The seven transmembrane G protein-coupled receptor Epstein-Barr virus (EBV) induced gene 2 (EBI2; also known as GPR183) was identified in 1993 on the basis of its substantial upregulation in EBV-infected cells. It is primarily expressed in lymphoid cells; most abundantly in B cells. EBI2 is central for the positioning of B cells within the lymphoid organs, a process that is regulated in part by a chemotactic gradient formed by the endogenous lipid agonists, and in part by a fine-tuned regulation of EBI2 cell surface expression. The most potent endogenous EBI2 agonist is 7α, 25-dihydroxyxcholesterol (7α,25-OHC), yet many structurally related oxysterols can bind to an EBI2 pocket that is defined by the upper parts of the transmembrane helices and extracellular receptor regions. EBI2 signals via Gαi, as well as via G protein-independent pathways like β-arrestin recruitment. The concerted action of these pathways leads to cell migration. By genetically interfering with its up- and downregulation, EBI2 was also recently shown to induce cell proliferation, an action that could be inhibited by small molecule antagonists. Here, we focus on the oxysterol-EBI2 axis in immune control, including its role in the EBV life cycle. We also summarize the structural and functional properties of EBI2 interaction with oxysterol agonists and small molecule antagonists and discuss EBI2 as therapeutic target for diseases of the immune system.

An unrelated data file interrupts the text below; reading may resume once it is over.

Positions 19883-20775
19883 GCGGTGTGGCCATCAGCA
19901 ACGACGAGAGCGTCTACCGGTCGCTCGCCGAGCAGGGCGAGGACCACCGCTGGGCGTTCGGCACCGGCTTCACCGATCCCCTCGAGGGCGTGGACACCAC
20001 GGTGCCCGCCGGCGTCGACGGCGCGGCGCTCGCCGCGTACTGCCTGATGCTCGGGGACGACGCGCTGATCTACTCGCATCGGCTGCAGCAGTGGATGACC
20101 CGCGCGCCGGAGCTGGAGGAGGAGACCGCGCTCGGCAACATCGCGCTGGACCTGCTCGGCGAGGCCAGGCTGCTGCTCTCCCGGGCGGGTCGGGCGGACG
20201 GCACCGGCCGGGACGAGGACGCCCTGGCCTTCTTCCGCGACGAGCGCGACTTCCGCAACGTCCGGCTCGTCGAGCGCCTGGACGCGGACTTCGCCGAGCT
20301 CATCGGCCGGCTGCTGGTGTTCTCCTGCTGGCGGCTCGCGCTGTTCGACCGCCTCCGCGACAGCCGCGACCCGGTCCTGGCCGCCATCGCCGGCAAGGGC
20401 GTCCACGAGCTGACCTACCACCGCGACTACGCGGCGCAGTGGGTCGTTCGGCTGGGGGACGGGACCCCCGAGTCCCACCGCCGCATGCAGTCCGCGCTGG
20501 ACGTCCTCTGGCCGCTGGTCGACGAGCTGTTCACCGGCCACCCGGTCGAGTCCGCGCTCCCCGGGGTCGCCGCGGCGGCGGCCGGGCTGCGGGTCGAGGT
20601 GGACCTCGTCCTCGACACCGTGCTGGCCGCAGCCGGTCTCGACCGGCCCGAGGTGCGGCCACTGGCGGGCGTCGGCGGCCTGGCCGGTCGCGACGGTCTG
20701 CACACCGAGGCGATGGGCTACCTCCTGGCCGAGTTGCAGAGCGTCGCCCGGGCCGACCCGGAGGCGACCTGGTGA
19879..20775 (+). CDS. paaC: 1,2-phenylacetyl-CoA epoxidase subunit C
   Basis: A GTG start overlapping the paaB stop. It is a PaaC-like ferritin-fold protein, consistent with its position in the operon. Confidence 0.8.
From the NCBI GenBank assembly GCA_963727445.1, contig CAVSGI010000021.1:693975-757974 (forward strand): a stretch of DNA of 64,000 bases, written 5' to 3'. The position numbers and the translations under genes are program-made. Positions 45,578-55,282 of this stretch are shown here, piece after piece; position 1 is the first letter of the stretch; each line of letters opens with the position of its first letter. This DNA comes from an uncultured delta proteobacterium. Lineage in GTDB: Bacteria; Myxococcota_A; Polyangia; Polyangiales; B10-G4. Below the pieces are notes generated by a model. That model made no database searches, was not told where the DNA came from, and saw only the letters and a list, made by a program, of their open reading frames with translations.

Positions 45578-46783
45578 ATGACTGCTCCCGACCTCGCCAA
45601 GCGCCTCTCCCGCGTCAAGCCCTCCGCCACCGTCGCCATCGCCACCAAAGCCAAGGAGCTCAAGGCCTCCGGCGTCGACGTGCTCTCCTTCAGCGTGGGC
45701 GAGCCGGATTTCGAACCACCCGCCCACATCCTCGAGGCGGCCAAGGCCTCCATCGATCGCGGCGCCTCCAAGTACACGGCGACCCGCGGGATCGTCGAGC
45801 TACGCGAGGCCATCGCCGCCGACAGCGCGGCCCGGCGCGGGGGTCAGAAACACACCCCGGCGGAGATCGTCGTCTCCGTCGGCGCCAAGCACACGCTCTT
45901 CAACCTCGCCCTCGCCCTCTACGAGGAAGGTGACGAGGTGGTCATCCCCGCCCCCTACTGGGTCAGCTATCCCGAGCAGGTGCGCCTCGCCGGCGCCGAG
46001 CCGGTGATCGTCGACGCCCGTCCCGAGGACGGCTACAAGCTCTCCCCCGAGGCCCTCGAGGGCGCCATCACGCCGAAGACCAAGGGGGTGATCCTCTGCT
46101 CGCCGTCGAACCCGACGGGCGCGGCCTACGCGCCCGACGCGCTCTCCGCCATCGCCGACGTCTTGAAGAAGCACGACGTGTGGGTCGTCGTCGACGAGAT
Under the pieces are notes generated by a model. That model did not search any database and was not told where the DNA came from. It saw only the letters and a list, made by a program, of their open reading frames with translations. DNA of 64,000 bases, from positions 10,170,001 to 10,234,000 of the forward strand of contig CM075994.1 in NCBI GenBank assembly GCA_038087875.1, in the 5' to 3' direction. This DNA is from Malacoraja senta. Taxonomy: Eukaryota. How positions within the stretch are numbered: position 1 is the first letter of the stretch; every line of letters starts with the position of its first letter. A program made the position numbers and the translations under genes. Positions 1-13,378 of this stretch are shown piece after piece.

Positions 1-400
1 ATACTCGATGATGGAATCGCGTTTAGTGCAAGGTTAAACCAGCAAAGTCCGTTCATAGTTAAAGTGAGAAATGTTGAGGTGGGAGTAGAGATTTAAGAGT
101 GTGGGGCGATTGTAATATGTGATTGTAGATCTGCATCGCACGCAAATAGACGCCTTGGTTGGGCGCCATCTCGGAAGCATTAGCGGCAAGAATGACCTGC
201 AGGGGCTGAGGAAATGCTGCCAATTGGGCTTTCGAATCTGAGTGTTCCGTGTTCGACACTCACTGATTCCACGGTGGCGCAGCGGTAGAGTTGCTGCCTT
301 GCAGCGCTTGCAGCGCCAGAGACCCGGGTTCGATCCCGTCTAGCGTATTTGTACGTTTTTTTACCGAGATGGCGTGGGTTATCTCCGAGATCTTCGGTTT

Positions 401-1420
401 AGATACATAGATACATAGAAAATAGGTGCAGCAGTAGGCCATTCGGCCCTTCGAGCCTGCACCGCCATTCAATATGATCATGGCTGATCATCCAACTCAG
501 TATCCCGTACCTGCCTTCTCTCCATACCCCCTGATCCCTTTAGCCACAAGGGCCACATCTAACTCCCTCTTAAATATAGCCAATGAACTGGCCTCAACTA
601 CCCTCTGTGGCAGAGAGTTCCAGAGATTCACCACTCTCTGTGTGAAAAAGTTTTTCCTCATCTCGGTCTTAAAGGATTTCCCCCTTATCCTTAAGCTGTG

European Journal of Immunology, 2014, Vol 44, Issue 7, p. 1904-12